/daily_news/article.php/392620/Ever-Buy-An-App-You-Didnt-Use-App-Stores-Got-Skeletons.htm Ever Buy An App You Didn't Use: App Store's Got Skeletons

Ever Buy An App You Didn't Use: App Store's Got Skeletons

By HTMLGoodies Staff

The average iPhone user already knows Apple's App Store's secret: applications that were purchased and downloaded, only to be removed later--because the reviews shown on the App Store weren't quite justified. No surprise: application developers are writing the reviews to promote their own apps and deride those of competitors.

Most iPhone users rely on the App Store's ranking systems and customer reviews when selecting apps. Krishna Subramanian, founder of Mobclix, a mobile ad exchange marketplace, agrees, stating that "the Top 25 list is the thing that drives distribution." The problem arises when app developers, or the PR firms they hire, spike the drink, as it were. Last year MobileCrunch maintained that Reverb Communications, which does public relations for game publishers and developers, did just this with customer reviews. Speaking of Reverb, they wrote that, "Among its various tactics? [Reverb] hires a team of interns to trawl iTunes and other community forums posing as real users, and has them write positive reviews for their client's applications."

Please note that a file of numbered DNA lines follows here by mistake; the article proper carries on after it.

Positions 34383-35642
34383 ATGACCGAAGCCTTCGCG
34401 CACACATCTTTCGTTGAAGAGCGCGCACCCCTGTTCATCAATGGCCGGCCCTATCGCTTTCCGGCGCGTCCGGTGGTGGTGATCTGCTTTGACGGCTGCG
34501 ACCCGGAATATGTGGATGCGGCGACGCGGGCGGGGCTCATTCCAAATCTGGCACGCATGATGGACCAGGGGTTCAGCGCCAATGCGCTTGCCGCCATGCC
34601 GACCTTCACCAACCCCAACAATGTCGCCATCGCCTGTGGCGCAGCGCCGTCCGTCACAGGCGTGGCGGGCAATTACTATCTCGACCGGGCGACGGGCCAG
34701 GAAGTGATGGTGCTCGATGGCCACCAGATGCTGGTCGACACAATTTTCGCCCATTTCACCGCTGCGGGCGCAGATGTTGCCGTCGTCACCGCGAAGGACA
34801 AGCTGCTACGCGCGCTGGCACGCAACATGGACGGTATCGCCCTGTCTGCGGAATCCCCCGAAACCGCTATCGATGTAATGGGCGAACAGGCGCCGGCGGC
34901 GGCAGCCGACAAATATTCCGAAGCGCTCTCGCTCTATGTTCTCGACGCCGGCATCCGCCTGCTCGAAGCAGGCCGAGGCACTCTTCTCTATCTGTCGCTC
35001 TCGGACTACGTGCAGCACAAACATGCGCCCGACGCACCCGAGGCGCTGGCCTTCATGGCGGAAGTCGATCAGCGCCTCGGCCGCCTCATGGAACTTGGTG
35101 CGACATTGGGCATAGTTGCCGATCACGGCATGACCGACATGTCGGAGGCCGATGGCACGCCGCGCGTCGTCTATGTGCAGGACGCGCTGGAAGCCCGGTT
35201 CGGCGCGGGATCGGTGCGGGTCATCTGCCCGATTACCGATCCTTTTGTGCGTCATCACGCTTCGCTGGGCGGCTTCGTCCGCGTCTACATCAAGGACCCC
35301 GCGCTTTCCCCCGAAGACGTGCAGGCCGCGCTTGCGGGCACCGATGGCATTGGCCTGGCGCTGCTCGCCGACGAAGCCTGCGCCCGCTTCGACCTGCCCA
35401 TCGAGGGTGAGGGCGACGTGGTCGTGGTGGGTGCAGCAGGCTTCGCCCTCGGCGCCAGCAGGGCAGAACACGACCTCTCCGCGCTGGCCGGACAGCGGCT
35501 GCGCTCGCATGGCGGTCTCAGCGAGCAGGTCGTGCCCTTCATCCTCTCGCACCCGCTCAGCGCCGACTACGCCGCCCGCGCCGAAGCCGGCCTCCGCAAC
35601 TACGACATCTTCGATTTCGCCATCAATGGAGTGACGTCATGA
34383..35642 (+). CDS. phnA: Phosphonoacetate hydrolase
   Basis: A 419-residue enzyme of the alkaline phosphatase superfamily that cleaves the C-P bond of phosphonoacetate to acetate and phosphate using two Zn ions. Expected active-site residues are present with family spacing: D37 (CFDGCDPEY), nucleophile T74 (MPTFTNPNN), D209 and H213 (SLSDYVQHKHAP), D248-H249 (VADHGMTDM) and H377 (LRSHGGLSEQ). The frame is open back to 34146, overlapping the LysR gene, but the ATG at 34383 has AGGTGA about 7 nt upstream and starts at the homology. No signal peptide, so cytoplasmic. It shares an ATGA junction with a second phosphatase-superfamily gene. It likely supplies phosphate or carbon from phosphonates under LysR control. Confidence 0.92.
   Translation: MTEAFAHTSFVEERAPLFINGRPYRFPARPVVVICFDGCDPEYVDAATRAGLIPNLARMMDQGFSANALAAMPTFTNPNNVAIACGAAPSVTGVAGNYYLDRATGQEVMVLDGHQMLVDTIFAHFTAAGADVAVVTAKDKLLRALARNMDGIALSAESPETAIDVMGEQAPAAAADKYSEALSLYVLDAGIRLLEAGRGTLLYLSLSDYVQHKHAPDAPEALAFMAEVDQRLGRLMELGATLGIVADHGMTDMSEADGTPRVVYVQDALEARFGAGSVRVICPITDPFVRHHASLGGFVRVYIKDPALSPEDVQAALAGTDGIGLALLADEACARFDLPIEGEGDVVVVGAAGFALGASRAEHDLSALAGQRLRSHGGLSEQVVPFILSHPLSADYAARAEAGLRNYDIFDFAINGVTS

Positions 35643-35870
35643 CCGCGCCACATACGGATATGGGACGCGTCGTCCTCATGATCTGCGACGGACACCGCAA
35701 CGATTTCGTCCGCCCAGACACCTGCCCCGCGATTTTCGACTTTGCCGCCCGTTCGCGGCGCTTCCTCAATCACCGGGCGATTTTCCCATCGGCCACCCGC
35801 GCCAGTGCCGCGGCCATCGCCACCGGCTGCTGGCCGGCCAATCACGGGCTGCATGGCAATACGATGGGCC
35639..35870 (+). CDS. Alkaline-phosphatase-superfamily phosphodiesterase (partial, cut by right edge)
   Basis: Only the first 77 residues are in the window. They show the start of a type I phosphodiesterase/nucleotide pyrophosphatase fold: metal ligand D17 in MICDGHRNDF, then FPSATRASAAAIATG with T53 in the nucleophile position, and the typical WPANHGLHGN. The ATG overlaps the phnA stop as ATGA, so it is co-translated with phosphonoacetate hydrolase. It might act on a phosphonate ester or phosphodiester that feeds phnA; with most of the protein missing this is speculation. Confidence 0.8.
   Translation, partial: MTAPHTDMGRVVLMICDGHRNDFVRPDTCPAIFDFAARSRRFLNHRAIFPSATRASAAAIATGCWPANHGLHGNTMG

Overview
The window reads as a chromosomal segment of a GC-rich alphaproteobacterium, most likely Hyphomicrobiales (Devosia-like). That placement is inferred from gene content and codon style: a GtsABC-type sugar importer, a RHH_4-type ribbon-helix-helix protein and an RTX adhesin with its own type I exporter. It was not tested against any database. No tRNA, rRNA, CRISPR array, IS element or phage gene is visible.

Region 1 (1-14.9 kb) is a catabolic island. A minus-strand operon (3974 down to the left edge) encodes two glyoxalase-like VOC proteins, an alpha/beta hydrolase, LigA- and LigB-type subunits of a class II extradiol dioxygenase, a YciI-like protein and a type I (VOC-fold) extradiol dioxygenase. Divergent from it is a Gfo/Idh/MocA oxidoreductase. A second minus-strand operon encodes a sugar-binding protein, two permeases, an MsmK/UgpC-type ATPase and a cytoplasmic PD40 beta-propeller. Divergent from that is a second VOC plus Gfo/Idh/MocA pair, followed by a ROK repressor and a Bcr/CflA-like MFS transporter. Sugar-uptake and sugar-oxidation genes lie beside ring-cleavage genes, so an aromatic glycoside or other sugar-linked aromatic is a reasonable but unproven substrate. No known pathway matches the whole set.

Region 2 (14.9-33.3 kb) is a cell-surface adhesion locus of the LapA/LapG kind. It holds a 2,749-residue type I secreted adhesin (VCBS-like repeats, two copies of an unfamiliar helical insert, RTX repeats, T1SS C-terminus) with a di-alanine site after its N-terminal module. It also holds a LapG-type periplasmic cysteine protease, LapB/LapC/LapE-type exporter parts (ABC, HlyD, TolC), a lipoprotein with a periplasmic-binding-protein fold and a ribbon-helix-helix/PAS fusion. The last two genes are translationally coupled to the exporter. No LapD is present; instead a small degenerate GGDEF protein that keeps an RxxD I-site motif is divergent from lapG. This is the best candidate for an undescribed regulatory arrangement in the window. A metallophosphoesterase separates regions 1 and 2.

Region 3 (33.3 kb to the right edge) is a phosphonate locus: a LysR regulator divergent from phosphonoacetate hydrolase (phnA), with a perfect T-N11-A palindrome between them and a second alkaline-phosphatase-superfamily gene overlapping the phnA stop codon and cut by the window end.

App developers are using social networks like Facebook and Twitter to promote their apps with better, more legitimate results. With so many applications available,iPhone users need better indicators than Apple's ranking system and customer reviews. Social networking enables peer-based reviews, which is more apt to be a legitimate method of evaluating an app. Better yet, Apple could release customer data to developers so they know who is buying their apps to ensure a better match between application and customer.

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